After hiding his loot and getting thrown in jail, Ruby, a brooding outlaw encounters Quentin, a dim-witted and garrulous giant who befriends him. After Quentin botches a solo escape attempt... See full summary »
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After hiding his loot and getting thrown in jail, Ruby, a brooding outlaw encounters Quentin, a dim-witted and garrulous giant who befriends him. After Quentin botches a solo escape attempt, they make a break together. Unable to shake the clumsy Quentin Ruby is forced to take him along as he pursues his former partners in crime to avenge the death of the woman he loved and get to the money before they do. Written by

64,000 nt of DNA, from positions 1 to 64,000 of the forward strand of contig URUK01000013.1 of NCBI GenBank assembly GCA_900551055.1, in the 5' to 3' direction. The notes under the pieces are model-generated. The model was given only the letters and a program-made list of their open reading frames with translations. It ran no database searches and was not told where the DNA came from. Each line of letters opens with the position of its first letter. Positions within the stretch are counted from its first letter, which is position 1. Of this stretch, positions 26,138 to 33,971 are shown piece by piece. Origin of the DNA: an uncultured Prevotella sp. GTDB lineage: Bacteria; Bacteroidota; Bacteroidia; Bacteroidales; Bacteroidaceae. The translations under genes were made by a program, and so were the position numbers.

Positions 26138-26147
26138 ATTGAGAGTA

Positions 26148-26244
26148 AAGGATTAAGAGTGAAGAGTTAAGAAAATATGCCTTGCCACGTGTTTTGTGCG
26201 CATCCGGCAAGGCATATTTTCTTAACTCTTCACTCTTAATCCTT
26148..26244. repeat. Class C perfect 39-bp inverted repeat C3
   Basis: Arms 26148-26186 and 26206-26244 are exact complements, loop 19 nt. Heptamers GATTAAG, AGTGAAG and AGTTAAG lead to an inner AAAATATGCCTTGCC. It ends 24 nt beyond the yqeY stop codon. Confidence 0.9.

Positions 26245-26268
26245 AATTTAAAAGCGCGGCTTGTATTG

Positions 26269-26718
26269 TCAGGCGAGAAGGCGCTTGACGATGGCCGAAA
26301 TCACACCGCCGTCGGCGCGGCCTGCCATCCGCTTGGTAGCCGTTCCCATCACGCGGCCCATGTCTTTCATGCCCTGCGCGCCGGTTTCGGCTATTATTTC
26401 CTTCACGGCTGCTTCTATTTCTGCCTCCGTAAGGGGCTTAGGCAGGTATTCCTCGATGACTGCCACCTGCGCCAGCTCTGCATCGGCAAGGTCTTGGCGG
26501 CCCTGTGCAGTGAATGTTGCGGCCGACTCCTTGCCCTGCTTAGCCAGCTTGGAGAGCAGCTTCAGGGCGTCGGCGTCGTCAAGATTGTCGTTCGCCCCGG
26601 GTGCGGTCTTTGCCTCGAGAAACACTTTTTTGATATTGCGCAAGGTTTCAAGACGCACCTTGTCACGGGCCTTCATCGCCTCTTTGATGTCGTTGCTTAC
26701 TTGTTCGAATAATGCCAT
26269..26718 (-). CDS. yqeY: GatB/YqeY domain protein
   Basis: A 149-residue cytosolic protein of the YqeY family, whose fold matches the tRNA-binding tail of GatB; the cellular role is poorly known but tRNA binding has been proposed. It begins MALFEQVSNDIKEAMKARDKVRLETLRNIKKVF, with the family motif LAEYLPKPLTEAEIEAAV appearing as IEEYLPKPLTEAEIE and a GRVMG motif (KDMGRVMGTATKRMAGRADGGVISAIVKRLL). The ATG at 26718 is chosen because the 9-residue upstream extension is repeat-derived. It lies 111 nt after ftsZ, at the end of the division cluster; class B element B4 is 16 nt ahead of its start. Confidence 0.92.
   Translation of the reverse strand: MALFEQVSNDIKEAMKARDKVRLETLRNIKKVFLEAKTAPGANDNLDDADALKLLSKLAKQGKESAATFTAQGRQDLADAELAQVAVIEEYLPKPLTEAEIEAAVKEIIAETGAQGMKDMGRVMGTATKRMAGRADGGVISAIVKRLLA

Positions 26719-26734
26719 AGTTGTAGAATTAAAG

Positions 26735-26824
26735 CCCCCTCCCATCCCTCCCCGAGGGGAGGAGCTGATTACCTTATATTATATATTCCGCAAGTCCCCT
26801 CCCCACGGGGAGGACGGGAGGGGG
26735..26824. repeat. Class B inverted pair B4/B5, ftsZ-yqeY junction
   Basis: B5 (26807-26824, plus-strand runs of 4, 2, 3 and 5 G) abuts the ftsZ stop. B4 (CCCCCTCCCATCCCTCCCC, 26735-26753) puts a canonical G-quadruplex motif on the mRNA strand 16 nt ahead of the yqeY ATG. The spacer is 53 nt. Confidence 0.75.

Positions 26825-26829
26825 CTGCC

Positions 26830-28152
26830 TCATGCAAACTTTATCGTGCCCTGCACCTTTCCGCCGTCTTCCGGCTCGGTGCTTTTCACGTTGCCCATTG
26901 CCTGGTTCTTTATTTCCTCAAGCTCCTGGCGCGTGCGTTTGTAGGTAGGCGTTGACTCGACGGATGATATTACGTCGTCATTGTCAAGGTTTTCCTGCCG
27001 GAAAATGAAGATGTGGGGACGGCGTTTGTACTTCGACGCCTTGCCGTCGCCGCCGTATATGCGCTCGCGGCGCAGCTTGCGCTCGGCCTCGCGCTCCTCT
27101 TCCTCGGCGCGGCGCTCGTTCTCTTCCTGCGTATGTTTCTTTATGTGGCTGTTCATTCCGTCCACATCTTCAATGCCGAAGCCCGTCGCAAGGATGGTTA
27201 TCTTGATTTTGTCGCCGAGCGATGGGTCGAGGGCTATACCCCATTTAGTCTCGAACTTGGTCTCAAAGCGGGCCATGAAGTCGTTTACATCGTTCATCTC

Francis Veber has been known for his ability to construct extremely entertaining films. Most of his films are built in the same way, very classical. This mix includes 2 main characters, who basically shouldn't have anything to do with each other but who due to circumstances get together. Then you add a couple of truculent second roles and a series of inevitable clashes between those two. This structure was used among others in "La Chèvre (The Goat) 1981", starring Pierre Richard and Gerard Depardieu. An interesting point about Depardieu is that while he played the tough guy in The Goat, he got the opposite role, the stupid, nice guy in "Tais-toi (Ruby & Quentin)". Needless to say he is evenly amazing in both, even more as the stupid character where he brings such a pure, simple sense of humanity that you can't feel sympathy for him. Both films deserves their place in an anthology of french humour. Francis Veber likes those -a little bit simple- guys because they offer a lot of potential for comic situations. And while you laugh at these naive character, it's never aimed to make fool of them. Their humanity always eventually prevail and even the tough guy, the one who just wanted to get rid of them at the beginning of the film, finally likes them. In their simplicity, they saw or did things a tough guy would never do, but in a certain unlikely way, they helped. So Tais-toi is a skillfully crafted piece of pure enjoyment, I would even say a master work in the comedy category. No dead moments, every single line of the script is there for a single purpose: to entertain us without appealing to our worst instincts. On the contrary.
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